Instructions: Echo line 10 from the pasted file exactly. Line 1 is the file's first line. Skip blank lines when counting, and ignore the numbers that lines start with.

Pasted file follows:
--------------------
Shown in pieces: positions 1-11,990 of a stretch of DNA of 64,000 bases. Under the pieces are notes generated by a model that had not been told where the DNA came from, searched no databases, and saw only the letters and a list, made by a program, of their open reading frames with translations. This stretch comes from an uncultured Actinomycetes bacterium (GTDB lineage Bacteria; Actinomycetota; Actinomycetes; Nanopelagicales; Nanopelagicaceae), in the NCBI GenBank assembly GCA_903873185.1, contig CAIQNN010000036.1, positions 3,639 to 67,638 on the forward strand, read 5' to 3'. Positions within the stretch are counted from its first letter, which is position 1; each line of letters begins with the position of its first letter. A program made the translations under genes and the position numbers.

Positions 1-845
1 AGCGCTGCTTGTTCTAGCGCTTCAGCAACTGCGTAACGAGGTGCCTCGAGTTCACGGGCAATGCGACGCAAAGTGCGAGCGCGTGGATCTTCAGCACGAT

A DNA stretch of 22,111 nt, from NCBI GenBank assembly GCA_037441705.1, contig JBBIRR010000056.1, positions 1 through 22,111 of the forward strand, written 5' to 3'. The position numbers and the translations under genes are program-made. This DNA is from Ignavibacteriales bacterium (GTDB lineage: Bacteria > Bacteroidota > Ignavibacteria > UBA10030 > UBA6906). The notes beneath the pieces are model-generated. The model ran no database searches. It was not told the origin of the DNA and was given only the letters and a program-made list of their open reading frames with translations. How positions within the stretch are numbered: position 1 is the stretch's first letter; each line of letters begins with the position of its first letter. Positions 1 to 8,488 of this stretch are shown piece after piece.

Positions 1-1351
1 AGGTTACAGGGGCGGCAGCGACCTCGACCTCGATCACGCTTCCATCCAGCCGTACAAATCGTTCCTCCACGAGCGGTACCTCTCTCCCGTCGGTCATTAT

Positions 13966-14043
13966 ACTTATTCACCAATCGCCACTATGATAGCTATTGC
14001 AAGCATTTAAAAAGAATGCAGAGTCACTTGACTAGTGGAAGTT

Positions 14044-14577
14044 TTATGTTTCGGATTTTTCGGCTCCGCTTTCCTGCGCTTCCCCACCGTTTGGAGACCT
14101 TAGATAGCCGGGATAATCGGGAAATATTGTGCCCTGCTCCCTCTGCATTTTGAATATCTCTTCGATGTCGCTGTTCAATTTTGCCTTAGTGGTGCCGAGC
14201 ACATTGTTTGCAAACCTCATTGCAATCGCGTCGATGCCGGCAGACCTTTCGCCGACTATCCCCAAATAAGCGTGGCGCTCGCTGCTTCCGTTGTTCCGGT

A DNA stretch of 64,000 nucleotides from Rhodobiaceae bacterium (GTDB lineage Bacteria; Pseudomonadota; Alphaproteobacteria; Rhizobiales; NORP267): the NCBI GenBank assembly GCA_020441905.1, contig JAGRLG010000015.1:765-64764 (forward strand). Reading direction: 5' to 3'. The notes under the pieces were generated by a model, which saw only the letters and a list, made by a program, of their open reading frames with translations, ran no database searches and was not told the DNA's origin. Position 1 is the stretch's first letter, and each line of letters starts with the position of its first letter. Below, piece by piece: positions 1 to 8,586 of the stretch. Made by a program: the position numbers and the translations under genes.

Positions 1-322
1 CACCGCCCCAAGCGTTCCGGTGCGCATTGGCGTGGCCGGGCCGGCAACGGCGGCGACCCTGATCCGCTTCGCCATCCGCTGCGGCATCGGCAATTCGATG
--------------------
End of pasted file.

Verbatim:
Positions 14044-14577